When I applied to be ordained as a non-stipendiary priest, I wrote on my form that, as far as I could see anything, I saw my ministry as being a bridge that would unite opposites: it would be less a matter of doing than of simply being. It was my task to be what I had always been – a catalyst.
People pass through a threshold into new territory; it is both a departure and an arrival. A threshold is not necessarily a door, rather it is a frontier which calls for decision and commitment. Do I cross or not? Each of us is a pilgrim and like all true pilgrims we are here to help each other on the journey.
Humpty Dumpty sat on a wall,
Humpty Dumpty had a great fall.
All the King’s Horses and all the King’s men
Couldn’t put Humpty Dumpty together again.
These old rhymes which children used to chant contain much wisdom and practicality. If we’re aloof and prone to judging other people from a position of apparent superiority the time will come when we will get our come-uppance and have a big fall!
This is something that we also learn frequently in meditation. We endeavour to be concentrated and still, but every now and then we come a cropper. Our concentration falters, our minds go off at a tangent, our back aches … But all this can be very good for us. It reminds us that we are all beginners, that it is a long journey, and that we shall fall many times. It helps to keep our feet firmly planted on the ground.
When a loved one walks out of our lives, or a beloved parent, child or friend dies, the pain is so overwhelming that it is impossible to meditate. Nor should we attempt it. We have to live with the pain, endure it, talk aloud to ourselves, go for a long walks, weeping all the while, and talking also to the loved one who has gone. Which is worse? A loved one who walks away from our relationship, or one who dies? There is no comparison. In each case something in us also dies. All we can do, especially if we want to avoid the pitfall of self-pity, is to endure the pain, talk about it, and slowly, slowly, work our way through it. There are no easy answers and the journey is different for each of us. It also takes time. The important thing always to remember is the good things we enjoyed with the person who has gone, and what we have learned from them. Then, slowly, we can begin to move on and it becomes possible once again to sit in silent meditation, drawing from the deep well of healing within each one of us.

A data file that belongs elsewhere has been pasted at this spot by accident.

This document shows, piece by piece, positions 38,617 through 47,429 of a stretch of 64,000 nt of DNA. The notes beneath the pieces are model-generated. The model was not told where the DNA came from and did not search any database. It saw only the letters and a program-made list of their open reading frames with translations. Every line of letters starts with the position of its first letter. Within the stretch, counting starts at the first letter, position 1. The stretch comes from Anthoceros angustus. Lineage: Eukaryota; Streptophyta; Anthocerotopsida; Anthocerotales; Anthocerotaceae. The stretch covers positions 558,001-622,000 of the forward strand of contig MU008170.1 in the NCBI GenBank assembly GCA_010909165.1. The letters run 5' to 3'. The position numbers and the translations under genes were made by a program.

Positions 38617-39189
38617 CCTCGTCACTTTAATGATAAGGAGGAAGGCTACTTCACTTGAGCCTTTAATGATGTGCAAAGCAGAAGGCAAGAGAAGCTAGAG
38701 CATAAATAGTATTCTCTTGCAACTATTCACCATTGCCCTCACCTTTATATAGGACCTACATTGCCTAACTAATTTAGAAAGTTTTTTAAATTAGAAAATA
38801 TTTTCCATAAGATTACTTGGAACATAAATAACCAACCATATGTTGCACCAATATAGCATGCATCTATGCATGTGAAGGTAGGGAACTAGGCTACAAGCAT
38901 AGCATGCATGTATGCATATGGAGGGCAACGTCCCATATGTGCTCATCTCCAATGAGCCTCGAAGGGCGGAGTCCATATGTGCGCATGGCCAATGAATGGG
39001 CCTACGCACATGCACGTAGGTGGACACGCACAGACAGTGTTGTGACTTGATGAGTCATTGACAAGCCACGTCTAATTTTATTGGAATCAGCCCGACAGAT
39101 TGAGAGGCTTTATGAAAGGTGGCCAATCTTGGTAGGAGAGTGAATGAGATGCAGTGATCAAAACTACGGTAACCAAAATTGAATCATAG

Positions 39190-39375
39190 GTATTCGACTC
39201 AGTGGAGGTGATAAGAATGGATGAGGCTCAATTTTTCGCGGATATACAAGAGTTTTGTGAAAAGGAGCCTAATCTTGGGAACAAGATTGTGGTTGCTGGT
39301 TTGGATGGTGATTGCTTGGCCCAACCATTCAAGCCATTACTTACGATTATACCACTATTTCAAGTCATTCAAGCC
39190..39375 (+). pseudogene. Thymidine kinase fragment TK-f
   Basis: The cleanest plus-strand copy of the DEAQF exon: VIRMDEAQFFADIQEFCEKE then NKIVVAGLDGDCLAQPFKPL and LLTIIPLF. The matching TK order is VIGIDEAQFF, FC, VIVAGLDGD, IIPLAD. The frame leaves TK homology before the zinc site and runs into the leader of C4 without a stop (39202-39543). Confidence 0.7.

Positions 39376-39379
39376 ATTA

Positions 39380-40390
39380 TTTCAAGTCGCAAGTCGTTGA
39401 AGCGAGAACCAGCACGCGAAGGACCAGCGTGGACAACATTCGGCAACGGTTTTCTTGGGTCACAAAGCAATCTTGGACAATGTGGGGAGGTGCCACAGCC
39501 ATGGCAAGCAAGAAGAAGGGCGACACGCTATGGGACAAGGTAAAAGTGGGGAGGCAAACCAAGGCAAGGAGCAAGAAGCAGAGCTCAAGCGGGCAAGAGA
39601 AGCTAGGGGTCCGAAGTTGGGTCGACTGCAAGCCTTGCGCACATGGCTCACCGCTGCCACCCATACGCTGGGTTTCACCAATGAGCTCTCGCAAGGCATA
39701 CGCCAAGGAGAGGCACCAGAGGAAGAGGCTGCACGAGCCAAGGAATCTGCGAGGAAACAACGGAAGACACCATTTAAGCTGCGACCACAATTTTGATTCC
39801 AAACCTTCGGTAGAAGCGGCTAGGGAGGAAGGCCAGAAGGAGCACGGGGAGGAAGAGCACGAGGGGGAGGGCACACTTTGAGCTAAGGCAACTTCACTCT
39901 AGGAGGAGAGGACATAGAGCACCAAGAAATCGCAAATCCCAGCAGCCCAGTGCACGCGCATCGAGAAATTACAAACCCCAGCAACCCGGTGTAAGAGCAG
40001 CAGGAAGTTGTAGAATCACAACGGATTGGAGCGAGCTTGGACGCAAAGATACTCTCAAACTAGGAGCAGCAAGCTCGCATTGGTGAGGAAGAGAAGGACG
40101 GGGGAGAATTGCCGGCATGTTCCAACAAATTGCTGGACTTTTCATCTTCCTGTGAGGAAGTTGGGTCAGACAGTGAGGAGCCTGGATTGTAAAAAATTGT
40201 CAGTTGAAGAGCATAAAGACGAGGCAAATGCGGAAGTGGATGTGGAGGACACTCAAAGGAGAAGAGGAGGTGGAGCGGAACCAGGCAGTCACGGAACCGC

As we enter our seventies it can be a useful practice after meditation just to sit quietly and reflect on our lives, on our journey thus far – and what may yet be in store. It is important, as we approach the end of our lives, to fill our water-pots for the journey that lies ahead, in which we shall have to learn to let go of all familiar props (including everyday worries and anxieties) and accept whatever awaits us. If there is nothing beyond death, nonetheless it is important to know and feel we have lived our lives to the full. And if there is a continuity beyond this life, then it is important to be ready for the next stage of the journey.